The Buyer accused the Agent of claiming payment of a fee for which there was no written or verbal agreement. She explained she had made a bid by tender for the property, and that the form she completed explained that an introduction fee of 2% (plus VAT) of the sale price would be payable by her to the Agent. However, the Buyer contended that the terms of the ‘Sale by Informal Tender Bid Form’ (the Form) made it clear that the fee would only be payable in the event that her tender bid was accepted which, in this case, it was not (the Seller rejected that offer but had accepted a subsequent higher offer from her which had not been made through the Agent). The Agent stated that an introduction fee was due to them in accordance with the terms of the Form which explained that the fee would be payable by the Buyer in the event that she purchased the property.
It was my view that the Form completed by the Buyer entitled the Agent to claim an introduction fee only in respect of a sale arising, at any time, as a result of the acceptance of the tender bid that was made by the Buyer during the sale by informal tender process. The Buyer’s successful offer for the property was not made via the tender process, but rather was made in the ordinary way over the telephone after the tender bid process had ended. It followed that I did not consider that the Agent could rely on the Form completed in relation to the Buyer’s tender bid to claim an introduction fee in the sale that arose following the Seller’s acceptance of her separate, later and higher offer that was made outside of the tender bid process.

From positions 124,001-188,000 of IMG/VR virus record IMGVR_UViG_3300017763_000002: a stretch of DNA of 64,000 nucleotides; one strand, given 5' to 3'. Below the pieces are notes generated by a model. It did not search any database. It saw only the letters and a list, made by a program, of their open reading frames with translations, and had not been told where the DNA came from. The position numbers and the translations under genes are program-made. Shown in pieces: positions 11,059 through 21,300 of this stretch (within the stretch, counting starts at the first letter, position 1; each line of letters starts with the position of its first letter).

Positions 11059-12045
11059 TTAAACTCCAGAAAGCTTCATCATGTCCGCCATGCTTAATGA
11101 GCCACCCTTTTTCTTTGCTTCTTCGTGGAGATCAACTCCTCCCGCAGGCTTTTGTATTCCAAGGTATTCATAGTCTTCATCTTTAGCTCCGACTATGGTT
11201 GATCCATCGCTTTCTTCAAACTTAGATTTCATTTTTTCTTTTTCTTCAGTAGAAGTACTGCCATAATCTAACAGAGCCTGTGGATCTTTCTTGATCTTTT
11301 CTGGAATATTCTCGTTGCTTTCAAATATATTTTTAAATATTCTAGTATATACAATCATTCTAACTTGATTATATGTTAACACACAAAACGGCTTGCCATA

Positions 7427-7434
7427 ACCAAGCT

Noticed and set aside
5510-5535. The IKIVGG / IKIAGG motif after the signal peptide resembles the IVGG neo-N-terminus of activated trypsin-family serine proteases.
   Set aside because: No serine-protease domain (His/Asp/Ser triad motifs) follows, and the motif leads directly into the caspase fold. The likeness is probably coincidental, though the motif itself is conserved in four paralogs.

In order to ensure their entitlement to an introduction fee it was my view that the Agent ought to have required the Buyer to complete a tender bid form for each of the offers that she made, or ought to have otherwise sought the Buyer’s written agreement to such a fee. The Agent did not do so, nor did they seek to reach an agreement with the Seller regarding the payment of their introduction fee when it was brought to their attention prior to exchange of contracts by the Buyer’s solicitor that she was intending to dispute their fee entitlement. Neither the Buyer nor the Seller could be held accountable for the Agent’s oversight in this regard; this was a matter for which only the Agent could be held accountable. I, therefore, directed the Agent to withdraw their introduction fee invoice when making my decision.
As a result of the increased use of ‘Sale by Tender/Buyer Pays Fee’ process, I have issued detailed Guidance to assist in promoting transparency and consistency of practice, allowing both buyers and sellers to make an informed decision. The Guidance can be accessed here.